Kyla Ercit

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Female-biased predation is an uncommon phenomenon in nature since males of many species take on riskier behaviours to gain more mates. Several species of sphecid wasps have been observed taking more female than male prey, and it is not fully understood why. The solitary sphecid Isodontia mexicana catches more adult female tree cricket (Oecanthus(More)
The potential viability costs of sexually selected traits are central to hypotheses about the evolution of exaggerated traits. Estimates of these costs in nature can come from selection analyses using multiple components of fitness during the same time frame. For a population of tree crickets (Oecanthus nigricornis: Gryllidae), we analyzed viability and(More)
Understanding temporal variation in selection in natural populations is necessary to accurately estimate rates of divergence and macroevolutionary processes. Temporal variation in the strength and direction of selection on sex-specific traits can also explain stasis in male and female phenotype and sexual dimorphism. I investigated changes in strength and(More)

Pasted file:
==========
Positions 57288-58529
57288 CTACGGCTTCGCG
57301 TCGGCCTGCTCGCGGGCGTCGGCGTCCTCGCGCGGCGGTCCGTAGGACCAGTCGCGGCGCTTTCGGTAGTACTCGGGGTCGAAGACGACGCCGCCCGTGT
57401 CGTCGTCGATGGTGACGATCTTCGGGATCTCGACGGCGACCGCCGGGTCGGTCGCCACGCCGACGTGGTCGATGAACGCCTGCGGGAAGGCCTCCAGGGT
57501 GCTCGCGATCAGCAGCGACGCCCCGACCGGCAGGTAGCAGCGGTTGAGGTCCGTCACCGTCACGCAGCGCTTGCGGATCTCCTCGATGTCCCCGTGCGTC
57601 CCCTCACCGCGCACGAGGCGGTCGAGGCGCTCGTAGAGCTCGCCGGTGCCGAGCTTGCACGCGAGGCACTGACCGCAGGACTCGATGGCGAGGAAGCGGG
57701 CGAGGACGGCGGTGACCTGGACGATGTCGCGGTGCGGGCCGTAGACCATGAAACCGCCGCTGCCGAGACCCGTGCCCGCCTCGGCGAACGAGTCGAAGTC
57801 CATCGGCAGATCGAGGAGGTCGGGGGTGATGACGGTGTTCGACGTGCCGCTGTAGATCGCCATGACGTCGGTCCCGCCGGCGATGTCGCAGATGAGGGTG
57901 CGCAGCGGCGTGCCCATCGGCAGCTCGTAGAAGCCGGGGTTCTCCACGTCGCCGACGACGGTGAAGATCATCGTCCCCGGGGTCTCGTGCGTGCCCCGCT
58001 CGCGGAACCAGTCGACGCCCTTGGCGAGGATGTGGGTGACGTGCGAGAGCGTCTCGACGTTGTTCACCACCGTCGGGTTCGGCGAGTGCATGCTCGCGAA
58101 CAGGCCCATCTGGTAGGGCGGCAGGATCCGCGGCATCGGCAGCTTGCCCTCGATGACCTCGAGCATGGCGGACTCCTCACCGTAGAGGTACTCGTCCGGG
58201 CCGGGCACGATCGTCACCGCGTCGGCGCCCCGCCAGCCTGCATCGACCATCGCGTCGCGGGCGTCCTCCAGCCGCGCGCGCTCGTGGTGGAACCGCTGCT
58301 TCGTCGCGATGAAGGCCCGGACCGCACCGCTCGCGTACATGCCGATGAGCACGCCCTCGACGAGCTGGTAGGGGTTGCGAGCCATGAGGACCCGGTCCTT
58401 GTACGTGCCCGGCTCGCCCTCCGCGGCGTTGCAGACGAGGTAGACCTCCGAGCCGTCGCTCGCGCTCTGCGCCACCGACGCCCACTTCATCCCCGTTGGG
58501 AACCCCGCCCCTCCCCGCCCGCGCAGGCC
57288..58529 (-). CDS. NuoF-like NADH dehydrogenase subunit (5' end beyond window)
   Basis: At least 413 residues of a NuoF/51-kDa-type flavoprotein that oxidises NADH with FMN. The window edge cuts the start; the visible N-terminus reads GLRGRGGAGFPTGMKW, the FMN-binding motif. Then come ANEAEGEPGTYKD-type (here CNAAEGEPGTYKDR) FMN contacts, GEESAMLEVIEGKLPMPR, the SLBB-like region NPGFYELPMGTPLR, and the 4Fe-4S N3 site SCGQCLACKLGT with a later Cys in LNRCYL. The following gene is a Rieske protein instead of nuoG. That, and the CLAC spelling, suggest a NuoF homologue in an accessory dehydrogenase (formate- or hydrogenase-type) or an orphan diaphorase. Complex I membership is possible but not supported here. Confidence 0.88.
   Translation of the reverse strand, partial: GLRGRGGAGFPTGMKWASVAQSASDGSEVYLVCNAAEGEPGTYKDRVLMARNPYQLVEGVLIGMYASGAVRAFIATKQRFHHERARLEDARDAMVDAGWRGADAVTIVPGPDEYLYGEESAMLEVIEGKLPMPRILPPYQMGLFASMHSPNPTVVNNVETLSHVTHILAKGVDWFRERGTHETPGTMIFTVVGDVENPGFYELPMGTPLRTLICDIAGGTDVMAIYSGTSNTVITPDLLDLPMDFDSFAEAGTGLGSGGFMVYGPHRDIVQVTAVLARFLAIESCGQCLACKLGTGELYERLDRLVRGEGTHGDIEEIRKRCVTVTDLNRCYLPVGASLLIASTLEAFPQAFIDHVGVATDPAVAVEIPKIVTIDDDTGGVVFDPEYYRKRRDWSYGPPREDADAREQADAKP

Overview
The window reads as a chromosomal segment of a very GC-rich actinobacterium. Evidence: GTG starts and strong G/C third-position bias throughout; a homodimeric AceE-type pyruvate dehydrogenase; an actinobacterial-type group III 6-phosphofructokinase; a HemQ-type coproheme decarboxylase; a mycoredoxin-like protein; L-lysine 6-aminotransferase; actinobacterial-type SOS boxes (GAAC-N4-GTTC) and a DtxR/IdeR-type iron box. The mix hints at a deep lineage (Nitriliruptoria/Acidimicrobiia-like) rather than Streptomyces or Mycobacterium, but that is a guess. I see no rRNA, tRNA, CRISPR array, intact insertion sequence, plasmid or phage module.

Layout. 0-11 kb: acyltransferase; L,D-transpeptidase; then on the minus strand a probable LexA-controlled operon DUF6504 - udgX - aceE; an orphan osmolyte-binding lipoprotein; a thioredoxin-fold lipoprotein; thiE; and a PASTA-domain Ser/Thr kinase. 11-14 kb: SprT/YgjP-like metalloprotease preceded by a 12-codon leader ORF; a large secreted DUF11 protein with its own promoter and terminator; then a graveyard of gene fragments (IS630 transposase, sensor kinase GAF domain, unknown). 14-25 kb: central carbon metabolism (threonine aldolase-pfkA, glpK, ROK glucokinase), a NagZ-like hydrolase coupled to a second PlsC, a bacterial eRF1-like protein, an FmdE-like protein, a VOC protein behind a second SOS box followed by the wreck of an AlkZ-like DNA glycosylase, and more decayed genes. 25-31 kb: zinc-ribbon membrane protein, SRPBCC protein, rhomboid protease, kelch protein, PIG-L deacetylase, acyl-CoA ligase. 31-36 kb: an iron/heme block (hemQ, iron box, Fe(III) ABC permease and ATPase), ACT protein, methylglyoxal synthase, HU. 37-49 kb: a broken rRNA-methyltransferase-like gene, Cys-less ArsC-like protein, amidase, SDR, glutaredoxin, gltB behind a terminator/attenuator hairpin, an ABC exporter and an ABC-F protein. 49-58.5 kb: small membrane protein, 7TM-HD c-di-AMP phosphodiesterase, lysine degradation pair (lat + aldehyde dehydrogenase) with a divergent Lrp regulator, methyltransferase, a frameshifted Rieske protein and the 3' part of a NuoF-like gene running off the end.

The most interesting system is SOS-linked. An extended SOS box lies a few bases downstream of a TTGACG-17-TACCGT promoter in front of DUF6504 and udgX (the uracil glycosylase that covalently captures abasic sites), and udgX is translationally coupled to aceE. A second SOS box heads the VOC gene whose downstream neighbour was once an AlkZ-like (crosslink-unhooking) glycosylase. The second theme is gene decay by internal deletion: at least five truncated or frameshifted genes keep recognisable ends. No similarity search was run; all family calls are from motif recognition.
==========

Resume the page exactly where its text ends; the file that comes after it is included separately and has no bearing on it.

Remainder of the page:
The relationship between sexual and viability selection in females is necessarily different than that in males, as investment in sexual traits potentially comes at the expense of both fecundity and survival. Accordingly, females do not usually invest in sexually selected traits. However, direct benefits obtained from mating, such as nuptial gifts, may(More)
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